New study backs parent age-autism link
Fri, Dec 12, 2008 (Reuters Health) — Advanced parental age does indeed appear to boost autism risk in children, and the risk is seen with both mothers and fathers, new research shows.
"What we found was that actually it's both parents age, and when you control for one parent's age you still see the effect of the other parent's age, and vice versa," Dr. Maureen Durkin of the University of Wisconsin School of Medicine and Public Health in Madison, the lead researcher of the study reported in the American Journal of Epidemiology, told Reuters Health.
The findings may offer clues to understanding the causes of autism and why it's on the rise, but they shouldn't be used to guide family planning decisions, Durkin said. Even though the oldest child born to two older parents is three times as likely to be autistic than a middle or youngest child with younger parents, she explained, there's still a 97 percent chance that the higher-risk child will be perfectly fine. "The vast majority of children don't develop autism," she emphasized.
Several studies have suggested links between a father's age or the age of both parents and a child's likelihood of having autism. The current study included twice as many autism cases as any other research on this issue to date, which made it possible to tease out the effects of both maternal and paternal age.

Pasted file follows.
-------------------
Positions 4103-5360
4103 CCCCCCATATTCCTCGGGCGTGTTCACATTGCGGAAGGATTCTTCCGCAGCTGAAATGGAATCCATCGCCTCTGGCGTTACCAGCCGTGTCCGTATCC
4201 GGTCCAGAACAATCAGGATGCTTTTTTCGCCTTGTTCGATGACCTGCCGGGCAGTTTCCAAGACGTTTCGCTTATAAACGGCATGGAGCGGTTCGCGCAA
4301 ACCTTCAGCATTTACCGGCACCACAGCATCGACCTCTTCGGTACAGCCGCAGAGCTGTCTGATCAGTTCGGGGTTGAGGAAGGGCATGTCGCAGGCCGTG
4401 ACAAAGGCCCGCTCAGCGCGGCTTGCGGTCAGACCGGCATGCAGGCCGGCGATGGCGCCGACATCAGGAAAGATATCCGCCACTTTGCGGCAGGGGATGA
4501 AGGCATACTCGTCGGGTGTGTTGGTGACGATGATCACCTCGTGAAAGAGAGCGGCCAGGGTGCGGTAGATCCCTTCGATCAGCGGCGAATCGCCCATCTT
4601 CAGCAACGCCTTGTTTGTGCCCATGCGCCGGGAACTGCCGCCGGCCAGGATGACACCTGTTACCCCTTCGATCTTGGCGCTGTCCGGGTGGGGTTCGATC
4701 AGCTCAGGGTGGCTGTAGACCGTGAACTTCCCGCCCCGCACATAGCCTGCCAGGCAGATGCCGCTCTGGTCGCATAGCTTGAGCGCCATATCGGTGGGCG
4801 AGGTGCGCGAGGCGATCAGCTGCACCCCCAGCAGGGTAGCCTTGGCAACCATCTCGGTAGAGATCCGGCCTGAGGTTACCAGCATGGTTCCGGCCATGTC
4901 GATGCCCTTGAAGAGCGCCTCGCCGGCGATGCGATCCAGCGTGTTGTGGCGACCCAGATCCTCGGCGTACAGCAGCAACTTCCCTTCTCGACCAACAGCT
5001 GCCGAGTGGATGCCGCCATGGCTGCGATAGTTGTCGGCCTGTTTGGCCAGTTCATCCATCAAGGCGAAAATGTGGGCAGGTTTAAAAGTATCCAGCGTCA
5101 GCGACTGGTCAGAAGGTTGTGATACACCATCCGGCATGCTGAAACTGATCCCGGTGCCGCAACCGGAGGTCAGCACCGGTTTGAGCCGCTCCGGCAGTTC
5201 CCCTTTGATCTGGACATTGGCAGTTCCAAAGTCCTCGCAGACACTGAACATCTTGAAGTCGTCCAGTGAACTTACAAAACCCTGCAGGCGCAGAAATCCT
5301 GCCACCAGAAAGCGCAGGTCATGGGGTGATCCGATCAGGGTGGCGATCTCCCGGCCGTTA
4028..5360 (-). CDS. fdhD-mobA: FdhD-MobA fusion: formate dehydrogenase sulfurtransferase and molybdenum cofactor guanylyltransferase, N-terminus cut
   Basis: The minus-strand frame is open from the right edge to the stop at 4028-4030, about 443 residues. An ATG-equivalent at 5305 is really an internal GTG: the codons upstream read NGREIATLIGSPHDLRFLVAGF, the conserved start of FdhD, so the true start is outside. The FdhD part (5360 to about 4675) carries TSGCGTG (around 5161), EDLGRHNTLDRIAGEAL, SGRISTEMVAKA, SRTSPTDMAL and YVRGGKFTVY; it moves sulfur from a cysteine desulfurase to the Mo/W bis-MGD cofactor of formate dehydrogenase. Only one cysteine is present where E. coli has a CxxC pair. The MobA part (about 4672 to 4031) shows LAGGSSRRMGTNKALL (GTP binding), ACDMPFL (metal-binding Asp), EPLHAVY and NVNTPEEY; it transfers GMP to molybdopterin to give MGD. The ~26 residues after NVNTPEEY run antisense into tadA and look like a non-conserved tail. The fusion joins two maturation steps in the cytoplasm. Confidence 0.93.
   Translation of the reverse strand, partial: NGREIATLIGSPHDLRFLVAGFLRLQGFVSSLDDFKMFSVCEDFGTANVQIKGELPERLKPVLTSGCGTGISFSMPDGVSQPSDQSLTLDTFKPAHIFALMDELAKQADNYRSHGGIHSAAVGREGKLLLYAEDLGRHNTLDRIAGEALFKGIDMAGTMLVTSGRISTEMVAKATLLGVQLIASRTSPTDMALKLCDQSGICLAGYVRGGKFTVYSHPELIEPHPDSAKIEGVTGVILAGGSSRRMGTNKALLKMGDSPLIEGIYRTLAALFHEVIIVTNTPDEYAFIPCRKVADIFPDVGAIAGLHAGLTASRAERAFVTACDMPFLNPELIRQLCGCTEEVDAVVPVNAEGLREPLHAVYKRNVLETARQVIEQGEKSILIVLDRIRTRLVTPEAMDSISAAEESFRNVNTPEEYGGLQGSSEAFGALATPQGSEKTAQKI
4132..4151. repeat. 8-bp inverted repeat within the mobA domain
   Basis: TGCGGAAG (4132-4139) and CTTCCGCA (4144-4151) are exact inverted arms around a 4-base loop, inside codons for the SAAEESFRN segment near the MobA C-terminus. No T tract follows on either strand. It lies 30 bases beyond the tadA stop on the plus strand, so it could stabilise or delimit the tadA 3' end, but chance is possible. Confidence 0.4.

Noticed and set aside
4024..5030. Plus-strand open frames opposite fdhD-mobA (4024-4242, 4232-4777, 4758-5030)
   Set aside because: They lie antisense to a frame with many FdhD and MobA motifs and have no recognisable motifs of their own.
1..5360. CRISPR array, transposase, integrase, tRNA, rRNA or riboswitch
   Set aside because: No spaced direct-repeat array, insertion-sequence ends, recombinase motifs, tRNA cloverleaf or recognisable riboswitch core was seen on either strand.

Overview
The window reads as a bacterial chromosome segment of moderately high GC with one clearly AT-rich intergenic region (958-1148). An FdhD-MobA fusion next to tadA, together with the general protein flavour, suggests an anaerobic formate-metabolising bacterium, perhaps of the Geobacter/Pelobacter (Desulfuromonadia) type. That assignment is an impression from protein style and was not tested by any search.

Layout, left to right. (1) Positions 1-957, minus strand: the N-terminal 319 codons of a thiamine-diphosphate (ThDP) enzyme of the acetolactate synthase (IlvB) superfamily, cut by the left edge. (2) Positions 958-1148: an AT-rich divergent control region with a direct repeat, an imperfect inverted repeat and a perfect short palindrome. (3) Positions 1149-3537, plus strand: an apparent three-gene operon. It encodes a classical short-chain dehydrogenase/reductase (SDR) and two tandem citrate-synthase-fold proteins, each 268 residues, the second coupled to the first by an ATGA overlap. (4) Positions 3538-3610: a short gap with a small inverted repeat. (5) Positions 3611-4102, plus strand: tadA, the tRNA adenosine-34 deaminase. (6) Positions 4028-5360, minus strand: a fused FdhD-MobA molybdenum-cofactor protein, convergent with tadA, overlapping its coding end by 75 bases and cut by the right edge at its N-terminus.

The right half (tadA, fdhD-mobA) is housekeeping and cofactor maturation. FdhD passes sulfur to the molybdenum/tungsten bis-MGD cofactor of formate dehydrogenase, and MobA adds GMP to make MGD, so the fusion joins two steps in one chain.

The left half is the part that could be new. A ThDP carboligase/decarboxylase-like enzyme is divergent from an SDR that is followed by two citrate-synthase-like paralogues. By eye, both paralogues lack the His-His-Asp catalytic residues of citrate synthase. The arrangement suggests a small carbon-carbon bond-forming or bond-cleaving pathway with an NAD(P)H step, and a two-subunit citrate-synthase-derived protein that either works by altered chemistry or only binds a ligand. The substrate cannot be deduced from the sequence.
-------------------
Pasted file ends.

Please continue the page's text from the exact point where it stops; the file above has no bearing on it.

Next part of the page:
The researchers looked at 253,347 children born in 1994 at 10 sites included in the Centers for Disease Control and Prevention's Autism and Developmental Disabilities Monitoring Network. There were 1,251 children who met standard criteria for an autism spectrum disorder at age 8 for whom information on both parents' age was available.
After the researchers accounted for factors that might influence the results, they found that children born to mothers aged 35 and older were 30 percent more likely than those whose mothers were 25 to 29 years old to have been diagnosed with autism. Having a father who was 40 or older boosted risk by 40 percent.
The effects of parental age were additive; firstborn kids with two older parents were at more than triple the risk of autism compared to third or later children born to mothers 20 to 34 years old and fathers under 40.
Past studies have suggested that more educated moms are more likely to have autistic kids, but Durkin and her team found this was because these women were older than less educated women, not because they had more years of schooling.
There are several possible explanations for why older moms and dads are at greater risk of having autistic children, the researchers say. Older parents have had a longer time to sustain genetic damage to their sperm or egg cells, as well as to store up environmental contaminants in their bodies.
They are also more likely to have used assisted reproduction technologies, which have been tied to poor pregnancy outcomes. And there could just be something about the behavioral traits or psychological makeup of people who wait to have children that boosts autism risk in their offspring.
The findings could also help explain why autism appears to be on the rise in the US, the researchers add, since the percentage of children who are born to mothers 35 and older and fathers 40 and older has risen steadily since 1980.